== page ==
It is enough for me to contemplate the mystery of conscious life perpetuating itself through all eternity, to reflect upon the marvelous structure of the universe which we can dimly perceive, and to try humbly to comprehend even an infinitesimal part of the intelligence manifested in nature.
-- Albert Einstein
PLENTY OF BOOK's have been written on the origin of life, genes, cells, evolution, biodiversity, the advent of humankind, brain, consciousness, society, the environment, the future of life, its meaning or lack of it. No one has had the temerity to handle all these subjects at the same time, for the simple reason that no one can master more than one or two of them, let alone all. Though no exception to such limitation, I have ventured beyond the boundaries of my competence because I feel that the attempt must be made if we are to understand the universe and our place in it. Life is the most complex phenomenon known to us, and we are the most complex beings so far produced by life.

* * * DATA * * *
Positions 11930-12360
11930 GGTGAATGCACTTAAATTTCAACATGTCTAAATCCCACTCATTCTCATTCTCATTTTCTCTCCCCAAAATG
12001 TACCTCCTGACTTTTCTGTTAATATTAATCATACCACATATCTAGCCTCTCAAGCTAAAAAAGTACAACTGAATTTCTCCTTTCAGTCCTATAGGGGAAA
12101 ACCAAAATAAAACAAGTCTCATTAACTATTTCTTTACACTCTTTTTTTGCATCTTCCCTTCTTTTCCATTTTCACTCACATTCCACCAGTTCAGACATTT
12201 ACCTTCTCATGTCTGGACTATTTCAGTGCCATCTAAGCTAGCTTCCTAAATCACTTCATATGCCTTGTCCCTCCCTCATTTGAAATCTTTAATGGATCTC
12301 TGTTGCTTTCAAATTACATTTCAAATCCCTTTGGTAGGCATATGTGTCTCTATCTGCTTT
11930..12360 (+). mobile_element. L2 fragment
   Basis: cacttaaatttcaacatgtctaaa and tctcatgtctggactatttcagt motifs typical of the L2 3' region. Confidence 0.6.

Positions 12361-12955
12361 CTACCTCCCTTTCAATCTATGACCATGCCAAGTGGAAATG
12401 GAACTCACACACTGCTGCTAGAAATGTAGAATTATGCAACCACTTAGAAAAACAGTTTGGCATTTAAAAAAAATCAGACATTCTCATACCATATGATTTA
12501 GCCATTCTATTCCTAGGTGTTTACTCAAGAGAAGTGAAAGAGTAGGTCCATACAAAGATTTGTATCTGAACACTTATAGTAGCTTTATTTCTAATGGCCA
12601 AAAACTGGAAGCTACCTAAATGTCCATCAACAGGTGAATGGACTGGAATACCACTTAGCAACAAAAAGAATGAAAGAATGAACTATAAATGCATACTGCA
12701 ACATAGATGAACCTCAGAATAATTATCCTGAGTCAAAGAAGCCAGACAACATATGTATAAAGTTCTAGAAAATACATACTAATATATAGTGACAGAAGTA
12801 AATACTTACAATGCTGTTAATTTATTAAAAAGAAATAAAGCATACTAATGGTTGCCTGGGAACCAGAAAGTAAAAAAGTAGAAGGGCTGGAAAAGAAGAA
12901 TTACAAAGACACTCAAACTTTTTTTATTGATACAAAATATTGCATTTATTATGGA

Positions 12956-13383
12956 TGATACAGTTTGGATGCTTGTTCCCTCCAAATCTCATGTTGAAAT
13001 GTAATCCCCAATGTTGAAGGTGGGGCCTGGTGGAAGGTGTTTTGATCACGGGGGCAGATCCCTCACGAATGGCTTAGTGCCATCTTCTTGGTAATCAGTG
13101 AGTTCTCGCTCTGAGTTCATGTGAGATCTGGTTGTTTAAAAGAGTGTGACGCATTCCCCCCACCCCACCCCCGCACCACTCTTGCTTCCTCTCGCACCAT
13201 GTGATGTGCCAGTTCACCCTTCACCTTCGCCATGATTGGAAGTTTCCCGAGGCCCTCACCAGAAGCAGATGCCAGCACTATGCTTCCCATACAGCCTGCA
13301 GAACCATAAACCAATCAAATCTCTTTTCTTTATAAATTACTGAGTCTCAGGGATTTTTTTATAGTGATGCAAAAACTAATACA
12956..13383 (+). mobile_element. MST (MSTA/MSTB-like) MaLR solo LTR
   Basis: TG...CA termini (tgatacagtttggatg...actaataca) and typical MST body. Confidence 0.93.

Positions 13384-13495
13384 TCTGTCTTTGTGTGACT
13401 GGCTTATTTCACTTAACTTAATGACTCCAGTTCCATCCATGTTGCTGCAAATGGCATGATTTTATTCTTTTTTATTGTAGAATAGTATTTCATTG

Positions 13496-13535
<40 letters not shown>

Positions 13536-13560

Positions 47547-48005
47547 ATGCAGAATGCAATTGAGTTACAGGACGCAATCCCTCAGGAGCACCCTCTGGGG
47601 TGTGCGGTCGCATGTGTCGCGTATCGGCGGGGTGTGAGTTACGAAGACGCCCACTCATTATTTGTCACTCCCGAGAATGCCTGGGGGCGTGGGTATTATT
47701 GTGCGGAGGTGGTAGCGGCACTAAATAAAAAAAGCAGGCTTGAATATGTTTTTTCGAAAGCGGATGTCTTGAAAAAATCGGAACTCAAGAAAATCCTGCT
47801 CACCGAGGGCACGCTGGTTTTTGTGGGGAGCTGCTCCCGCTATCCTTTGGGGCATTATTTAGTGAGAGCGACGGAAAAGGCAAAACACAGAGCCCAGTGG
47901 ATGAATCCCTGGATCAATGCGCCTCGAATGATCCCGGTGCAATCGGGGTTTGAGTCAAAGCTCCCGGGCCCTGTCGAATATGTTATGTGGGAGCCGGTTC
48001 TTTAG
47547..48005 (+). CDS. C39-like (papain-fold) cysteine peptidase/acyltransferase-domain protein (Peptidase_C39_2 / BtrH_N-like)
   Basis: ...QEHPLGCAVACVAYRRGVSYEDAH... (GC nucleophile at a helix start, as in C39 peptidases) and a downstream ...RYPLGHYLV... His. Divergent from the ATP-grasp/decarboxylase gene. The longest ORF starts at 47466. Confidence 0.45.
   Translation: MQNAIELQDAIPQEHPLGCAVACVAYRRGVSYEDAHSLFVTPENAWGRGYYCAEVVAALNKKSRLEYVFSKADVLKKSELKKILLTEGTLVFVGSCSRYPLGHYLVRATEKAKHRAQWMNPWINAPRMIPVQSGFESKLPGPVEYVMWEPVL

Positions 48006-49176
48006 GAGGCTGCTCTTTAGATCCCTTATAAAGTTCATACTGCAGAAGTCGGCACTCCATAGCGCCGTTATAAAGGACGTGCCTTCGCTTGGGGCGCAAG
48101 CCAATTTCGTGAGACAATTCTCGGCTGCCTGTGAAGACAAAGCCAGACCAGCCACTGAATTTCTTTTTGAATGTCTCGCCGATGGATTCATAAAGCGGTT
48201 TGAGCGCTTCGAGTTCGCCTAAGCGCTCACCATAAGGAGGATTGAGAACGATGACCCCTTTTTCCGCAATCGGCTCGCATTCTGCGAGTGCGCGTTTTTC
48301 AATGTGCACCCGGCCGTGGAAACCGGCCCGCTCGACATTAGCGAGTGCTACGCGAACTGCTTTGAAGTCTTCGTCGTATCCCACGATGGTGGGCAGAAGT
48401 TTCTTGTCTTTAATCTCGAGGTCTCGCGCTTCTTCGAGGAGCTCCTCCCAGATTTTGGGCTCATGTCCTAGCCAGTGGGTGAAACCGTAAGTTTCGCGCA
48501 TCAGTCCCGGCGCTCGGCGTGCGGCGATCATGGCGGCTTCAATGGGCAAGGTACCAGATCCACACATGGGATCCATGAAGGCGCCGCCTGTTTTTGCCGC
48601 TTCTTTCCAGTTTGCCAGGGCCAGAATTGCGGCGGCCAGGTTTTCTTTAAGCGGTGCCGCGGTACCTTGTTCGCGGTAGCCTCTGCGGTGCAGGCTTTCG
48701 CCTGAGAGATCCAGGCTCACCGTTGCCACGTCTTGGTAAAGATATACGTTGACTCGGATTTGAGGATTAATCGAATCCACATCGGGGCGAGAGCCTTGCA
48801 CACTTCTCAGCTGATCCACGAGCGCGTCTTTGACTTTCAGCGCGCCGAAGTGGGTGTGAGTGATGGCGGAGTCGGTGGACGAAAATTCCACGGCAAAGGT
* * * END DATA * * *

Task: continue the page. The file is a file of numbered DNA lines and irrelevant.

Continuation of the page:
This book represents my attempt to look at the "bigger picture." It goes back to a naive dream, conceived almost sixty years ago when, as a young medical student at the Catholic University of Louvain, Belgium, I first entered the field of science. What lured me into the laboratory, besides the fun of tackling problems, was the urge to understand. It seemed to me that science, by its insistence on rationality and objectivity, offered the best way to approach truth. The study of life looked particularly promising. It was going to be my pathway to the truth: per vivum ad verum.
The dream soon receded. The demands of schooling and training--first in medicine, then in chemistry, finally in biochemistry--the struggle to establish a research group in postwar Belgium, the excitement of discoveries that led me to join the small band of investigators exploring living cells with modern methods, an appointment in 1962 that led me to share my time between my Belgian alma mater and the Rocke